This is a summer I will never forget. There were so many laughs, cries, and even some venting sessions in the back of the bus along the road. The one thing that I looked forward to all summer, besides performing, was getting to know the individuals in the corps (specifically my section) a bit more. I also looked forward to meeting the band geeks that I talk to over the AOL instant messenger after hours at the various regionals and local shows. That may sound a bit bizarre, but I love meeting people who share their love for music as much as I do. The most important thing about this summer was that I grew as a performer on my baritone. Now I am still not the best baritone player by any means, but I feel as if I have achieved much more than I would have anywhere else. The major hit that sparked off the competitive season for me was that our first performance in front of a large crowd was at University of the Pacific's Tiger Stadium. That is the same stadium that my high school marching band performed finals in when I was in high school. That brought back many memories of when I marched on that same field. Since the Seattle Cascades obviously didn't tour in Fresno, the Stockton show was my "home show" and many of my friends, and supporters came out to see me at that show, as well as the other California shows that weekend. We also got to have dinner with the Phantom Regiment after the Concord, Calif., show. Being that I am a huge fan and supporter of Phantom Regiment, I made sure I made good use of that time by meeting some of the members. I had always heard rumors "Don't mess with Phantom!" but they were all friendly! They even helped eat some of our leftovers, before we had our ice cream social. I also got a chance to meet another cool kid I chat with online who marches mellophone in their corps. What a class act they were. Some of the students I taught at Hoover H.S. for marching band and a brother of mine from Kappa Kappa Psi (Iota Alpha) marched in the Vanguard Cadets this summer. That was amazing seeing them at some of the shows, and them telling me what new "stuff" they learned. I wasn't expecting to see the students I taught marching, they could have at least waited until I had aged out of drum corps (laughter), now I don't have anything to teach them, because they've learned it this summer (more laughter). If there is one thing that I have learned all summer, it's NOT to be lazy! Not that I was beforehand. But there are things that we do in our everyday lives that we let slip, or put off. At least with the corps, there was always a schedule, and for the most part it was the same everyday with a few adjustments here and there. I'd like to think that I was one of the people who were always where I was supposed to be on time. My band director used to talk about "If you're early you're on time, if you're on time you're late, if you're late you're fired." Doing drum corps definitely added that extra responsibility of stretching out every last inch of time in a rehearsal day. I think we all learned we have to treat 1 hour, as if we only have 20 minutes; that's the only way time can really be maximized to its fullest. A minute doesn't go by when I don't think about "The Death Block". Our brass caption head, Steve Menefee, used a portion of our show (the opener) which had a block formation, and made a warmup out of it. This consisted of us marching and playing "Remington" exercises starting at moderate tempos, and increasing to prestissimo and beyond tempos. One would probably think, "Oh, it's just marching and playing whole notes." But the kicker to this "death block" was it was non-stop, except for the resets, and even then, everyone had to run back as fast as they could because we all "loved" this block. I never thought fatigue could set in so quickly. Heck, I never thought he would pull this block out of nowhere in the middle of the Texas heat. It felt at times as if he were trying to kill us. But he was only trying to get the major feet problems out of our sound, while working on excellent tone quality. This tour wouldn't have been classic without our Totem Coach buses breaking down or having malfunctions numerous times. I started the tour off on the horn line bus, which was also the bus that had its first malfunction on the way from all-days through California. All I can remember was falling off to sleep, and hear the bus shut off every couple of hours, because of a computer glitch or overheating. Totem Coach #503 would no long be with us on tour after California. That bus didn't have enough overhead stowage space anyways! When 503 left us, we got an even bigger coach, which had better air conditioning, more overhead space, along with better seats. I was in heaven, and this coach didn't have any problems on tour, and lasted until the end. However, I didn't last on the horn line bus for too long -- the majority of my friends were in the PIT! Strange how that turned out, but that's how it happened. I ended up moving to the drum line/percussion bus, which had no air conditioning on the passenger side for three-fourths of the tour. I sat on the left side, so it didn't affect me as much. This bus was the same make and model as 503, so I had to cram all of my snacks, and other small items, into the small space allotted. I'd have to say I would have rather been on the color guard bus, because it smelled so much better all throughout the tour ... but what's drum corps without stinky feet, body odors, sweaty arm pits, old food and dirty shoes hung from the overhead vents? That's exactly what the drum line bus was, but it was easy to deal with. At least the air conditioning was fixed on our three-day journey home from Florida to Seattle. Can you imagine three days straight in what was just described to you? There are so many things that come to mind when I think of drum corps, and the Seattle Cascades, but those things I mentioned here today, are things that I captured and held on to, because they meant a lot to me (and I'm not saying that everything else didn't). But we always have those few things that stick out to us the most. This summer was amazing, and it saddens me that I have to age-out next year, and leave the performing portion of drum corps behind. But I guess I will have to do everything in my power to go out with a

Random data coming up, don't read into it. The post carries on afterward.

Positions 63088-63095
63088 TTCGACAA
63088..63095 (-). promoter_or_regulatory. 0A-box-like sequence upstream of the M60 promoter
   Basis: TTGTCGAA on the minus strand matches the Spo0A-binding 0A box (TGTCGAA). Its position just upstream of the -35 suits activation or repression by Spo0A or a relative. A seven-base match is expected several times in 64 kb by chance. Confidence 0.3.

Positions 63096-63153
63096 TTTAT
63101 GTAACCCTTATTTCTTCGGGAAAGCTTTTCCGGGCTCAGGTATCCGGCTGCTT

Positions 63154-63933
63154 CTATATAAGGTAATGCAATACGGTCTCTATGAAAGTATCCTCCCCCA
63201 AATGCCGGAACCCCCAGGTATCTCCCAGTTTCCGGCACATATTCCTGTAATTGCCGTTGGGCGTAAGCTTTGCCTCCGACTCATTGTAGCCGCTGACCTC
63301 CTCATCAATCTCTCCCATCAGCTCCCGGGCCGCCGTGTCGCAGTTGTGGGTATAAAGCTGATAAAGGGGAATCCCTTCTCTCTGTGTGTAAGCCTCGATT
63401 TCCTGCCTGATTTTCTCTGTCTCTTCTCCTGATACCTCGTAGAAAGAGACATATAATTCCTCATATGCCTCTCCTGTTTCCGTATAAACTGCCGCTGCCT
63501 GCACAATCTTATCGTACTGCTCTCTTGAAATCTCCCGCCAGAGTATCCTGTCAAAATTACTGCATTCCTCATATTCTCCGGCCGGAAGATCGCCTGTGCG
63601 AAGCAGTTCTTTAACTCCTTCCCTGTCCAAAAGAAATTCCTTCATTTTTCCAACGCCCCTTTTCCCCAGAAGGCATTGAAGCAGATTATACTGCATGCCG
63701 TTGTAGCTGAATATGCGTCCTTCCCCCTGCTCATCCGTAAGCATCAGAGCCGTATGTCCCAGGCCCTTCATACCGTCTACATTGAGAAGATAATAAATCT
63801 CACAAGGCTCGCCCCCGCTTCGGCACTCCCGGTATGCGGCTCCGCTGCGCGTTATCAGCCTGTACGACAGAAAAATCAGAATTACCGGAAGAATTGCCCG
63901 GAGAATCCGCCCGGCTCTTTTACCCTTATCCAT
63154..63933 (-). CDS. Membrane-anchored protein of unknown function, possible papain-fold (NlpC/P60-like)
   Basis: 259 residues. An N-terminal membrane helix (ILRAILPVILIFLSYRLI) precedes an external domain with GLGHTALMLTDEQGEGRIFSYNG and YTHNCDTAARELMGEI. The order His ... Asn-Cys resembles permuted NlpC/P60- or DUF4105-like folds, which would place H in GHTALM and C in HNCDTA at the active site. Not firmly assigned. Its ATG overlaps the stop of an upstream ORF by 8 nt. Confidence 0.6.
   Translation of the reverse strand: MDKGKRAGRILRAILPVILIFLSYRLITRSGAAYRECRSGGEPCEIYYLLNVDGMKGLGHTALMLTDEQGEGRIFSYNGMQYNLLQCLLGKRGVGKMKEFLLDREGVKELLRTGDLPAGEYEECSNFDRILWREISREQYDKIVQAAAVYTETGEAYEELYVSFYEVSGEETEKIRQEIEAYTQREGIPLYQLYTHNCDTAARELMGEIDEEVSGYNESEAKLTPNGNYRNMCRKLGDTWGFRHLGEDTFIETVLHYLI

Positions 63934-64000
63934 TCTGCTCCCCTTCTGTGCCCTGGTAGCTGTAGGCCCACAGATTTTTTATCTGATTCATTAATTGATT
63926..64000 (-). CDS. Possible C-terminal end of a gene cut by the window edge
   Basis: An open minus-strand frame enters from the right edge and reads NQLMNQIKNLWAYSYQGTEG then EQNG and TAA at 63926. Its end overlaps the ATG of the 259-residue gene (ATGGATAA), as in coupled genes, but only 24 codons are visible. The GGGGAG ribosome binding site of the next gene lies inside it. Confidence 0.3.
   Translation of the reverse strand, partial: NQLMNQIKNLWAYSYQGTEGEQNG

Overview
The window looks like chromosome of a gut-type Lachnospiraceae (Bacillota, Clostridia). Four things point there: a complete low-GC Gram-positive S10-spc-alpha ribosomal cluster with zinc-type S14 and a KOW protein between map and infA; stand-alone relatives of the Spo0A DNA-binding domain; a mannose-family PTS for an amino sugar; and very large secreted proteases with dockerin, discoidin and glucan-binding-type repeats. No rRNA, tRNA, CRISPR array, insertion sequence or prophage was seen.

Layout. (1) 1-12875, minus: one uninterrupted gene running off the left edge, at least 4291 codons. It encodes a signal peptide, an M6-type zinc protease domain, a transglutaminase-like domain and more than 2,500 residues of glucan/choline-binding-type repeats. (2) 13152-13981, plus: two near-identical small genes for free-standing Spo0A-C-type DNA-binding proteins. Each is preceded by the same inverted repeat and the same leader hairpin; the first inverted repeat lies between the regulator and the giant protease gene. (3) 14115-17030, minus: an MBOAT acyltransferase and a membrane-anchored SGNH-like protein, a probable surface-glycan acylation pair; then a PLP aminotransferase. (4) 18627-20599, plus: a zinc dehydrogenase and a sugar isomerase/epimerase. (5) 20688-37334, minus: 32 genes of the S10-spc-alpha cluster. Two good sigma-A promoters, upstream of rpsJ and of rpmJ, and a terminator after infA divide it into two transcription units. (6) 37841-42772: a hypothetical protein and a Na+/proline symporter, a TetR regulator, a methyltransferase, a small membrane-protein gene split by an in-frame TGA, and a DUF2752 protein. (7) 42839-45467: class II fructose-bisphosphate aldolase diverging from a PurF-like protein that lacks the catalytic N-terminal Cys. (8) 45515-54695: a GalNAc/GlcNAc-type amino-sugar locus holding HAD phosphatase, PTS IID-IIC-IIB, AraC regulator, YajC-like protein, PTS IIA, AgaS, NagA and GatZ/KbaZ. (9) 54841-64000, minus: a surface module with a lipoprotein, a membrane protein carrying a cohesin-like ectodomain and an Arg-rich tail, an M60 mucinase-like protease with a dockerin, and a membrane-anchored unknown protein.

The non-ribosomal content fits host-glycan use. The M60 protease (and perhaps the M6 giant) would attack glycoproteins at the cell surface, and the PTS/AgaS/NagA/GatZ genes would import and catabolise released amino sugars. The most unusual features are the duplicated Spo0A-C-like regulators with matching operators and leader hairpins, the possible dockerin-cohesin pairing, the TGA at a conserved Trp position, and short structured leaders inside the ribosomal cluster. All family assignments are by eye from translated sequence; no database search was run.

BANG! Stay tuned to Accelerando, more corps members will be adding their reflections of their corps tour here as well. Musically yours, Matthew J. Smith